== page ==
South Dakota Attorney General Jason Ravnsborg

South Dakota Attorney General Jason Ravnsborg speaking to the state senate's judiciary committee in Pierre in March 2019  about probation laws. he earlier asked lawmakers for money to hire another analyst for his office's elder abuse unit. (Del Bartels/ Capitol Bureau)

A woman who gambled away much of the $116,000 she stole from her grandmother in 16 months was sentenced in Sioux Falls to pay it all back during 10 years of probation.

Jennifer Ahrendt, 46, of Trent, pleaded guilty in May to the charge of theft by exploitation of an elder, a Class 4 felony with a maximum sentence of 10 years in prison, according to a news release on Wednesday from state Attorney General Jason Ravnsborg.

Trent is 33 miles north-northeast of Sioux Falls.

The theft occurred from Dec. 29, 2016 to May 11, 2018 while Ahrendt had power of attorney to handle the affairs of her grandmother,.

The grandmother turned 92 early this year and passed away on April 17, 2019, according to Ravnsborg’s office.

Ahrendt took $115,899.13 from her grandmother’s accounts, which she was supposed to manage on her grandmother’s behalf, and spent it on herself, “including a large portion which was gambled away,” Ravnsborg said.

The Division of Criminal Investigation, which is part of the attorney general’s office, reviewed legal documents, bank records and interviewed several people to make the case, according to Ravnsborg.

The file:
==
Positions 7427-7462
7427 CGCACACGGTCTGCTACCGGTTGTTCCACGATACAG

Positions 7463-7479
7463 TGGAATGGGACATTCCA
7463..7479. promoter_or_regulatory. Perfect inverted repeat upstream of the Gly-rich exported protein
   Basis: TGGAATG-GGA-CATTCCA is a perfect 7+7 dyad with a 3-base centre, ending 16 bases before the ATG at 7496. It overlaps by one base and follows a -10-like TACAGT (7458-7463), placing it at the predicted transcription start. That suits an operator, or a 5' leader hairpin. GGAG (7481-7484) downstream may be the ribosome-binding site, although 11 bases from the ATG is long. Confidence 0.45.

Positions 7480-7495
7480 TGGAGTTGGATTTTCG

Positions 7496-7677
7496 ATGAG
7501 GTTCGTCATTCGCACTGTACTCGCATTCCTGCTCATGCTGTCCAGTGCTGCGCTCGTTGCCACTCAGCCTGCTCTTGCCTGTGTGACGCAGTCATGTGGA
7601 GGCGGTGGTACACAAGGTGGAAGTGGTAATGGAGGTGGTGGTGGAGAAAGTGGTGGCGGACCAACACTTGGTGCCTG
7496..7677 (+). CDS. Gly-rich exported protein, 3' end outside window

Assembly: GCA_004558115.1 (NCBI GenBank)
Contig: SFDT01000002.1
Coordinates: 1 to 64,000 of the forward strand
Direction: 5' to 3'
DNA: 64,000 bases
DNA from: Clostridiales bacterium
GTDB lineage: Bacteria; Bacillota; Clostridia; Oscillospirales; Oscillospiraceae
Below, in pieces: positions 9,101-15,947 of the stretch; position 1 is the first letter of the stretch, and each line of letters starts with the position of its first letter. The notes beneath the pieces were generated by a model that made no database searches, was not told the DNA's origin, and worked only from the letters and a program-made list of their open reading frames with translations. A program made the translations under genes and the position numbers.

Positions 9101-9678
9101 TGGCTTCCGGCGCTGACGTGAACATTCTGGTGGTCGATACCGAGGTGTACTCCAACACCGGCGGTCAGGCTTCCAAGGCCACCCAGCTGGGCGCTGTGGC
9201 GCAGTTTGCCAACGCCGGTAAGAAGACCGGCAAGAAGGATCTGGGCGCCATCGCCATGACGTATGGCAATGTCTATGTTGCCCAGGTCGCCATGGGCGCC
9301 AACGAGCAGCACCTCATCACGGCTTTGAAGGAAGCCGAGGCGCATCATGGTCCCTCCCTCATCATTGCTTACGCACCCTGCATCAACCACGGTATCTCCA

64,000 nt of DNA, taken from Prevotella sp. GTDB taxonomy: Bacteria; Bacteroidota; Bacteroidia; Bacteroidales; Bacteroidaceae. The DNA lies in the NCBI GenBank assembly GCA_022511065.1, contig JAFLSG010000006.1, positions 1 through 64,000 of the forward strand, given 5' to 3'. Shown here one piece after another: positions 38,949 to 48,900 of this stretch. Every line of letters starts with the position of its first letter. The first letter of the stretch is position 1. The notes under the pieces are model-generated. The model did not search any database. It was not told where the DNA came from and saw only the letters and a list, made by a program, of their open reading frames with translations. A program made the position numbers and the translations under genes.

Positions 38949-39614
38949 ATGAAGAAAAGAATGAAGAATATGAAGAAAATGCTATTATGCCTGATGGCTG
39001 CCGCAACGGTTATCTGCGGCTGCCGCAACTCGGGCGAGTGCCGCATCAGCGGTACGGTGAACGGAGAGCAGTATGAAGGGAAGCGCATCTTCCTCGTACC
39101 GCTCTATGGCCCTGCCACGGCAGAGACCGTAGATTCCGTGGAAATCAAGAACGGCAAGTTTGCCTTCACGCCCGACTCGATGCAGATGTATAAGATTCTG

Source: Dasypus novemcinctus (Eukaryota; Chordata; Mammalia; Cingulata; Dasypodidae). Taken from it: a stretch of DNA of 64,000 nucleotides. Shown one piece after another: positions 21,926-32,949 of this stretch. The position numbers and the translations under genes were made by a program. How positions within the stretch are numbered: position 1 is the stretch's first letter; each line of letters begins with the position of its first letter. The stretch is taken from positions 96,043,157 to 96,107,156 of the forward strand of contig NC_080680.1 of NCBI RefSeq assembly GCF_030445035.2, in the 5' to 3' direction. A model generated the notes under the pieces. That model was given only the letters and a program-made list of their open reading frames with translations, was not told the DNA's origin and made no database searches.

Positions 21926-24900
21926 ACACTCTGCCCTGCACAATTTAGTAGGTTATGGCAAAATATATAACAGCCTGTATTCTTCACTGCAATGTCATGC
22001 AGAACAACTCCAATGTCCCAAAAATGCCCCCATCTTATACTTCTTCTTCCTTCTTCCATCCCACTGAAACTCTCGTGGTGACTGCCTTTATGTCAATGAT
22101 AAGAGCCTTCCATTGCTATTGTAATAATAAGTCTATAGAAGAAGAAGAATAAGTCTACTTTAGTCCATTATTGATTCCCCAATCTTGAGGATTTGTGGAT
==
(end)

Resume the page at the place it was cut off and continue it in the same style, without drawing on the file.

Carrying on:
Assistant Attorney General Lindsey Quasney prosecuted Ahrendt, who was represented by public defender John O’Malley.

State Circuit Judge Bradley Zell recently sentenced Ahrendt to 180 days in the Minnehaha County Jail in Sioux Falls, with all of it suspended in lieu of 10 years probation and Ahrendt paying “full restitution,”of the $115,899.13.

Ahrendt also was ordered not to manage anyone else’s money during her probation.

The restitution paid by Ahrendt will go to her late grandmother's estate. No information was immediately available on what her estate involves. The grandmother's survivors include one child and two grandchildren, including Ahrendt, according to the obituary. There also are great grandchildren and two siblings of Ahrendt's late grandmother.

The case was investigated by the DCI’s special unit for crimes of abuse and financial exploitation against elders and adults with disabilities.

The elder abuse unit of the DCI was authorized in 2016 by the legislature when Marty Jackley was attorney general. He reported in 2017 that 28 cases had been started by the DCI elder abuse unit in a three month period.

Some cases have resulted in people going to prison.

In January 2018, Amy Schmidt of Aberdeen was sentenced to five years in prison for stealing $8,400 worth of goods and services by using credit cards belonging to three elderly clients of the home health agency where Schmidt worked. She also was ordered by the judge to pay restitution of $7,049 to the victims and court costs.

Schmidt, who is 39, remains in the state women’s prison in Pierre, according to online records of the Department of Corrections, but could be eligible for parole soon.

In his first pitch to legislators in January, Ravnsborg asked for money to hire another analyst for the elder abuse/adults with disabilities unit.

“It stems from basically more work, more — they’re not quick cases, they take longer, they’re more financial type cases,” Ravnsborg said, according to KELO reporter Bob Mercer. “And as they are slower to progress, the workload continues to grow.”

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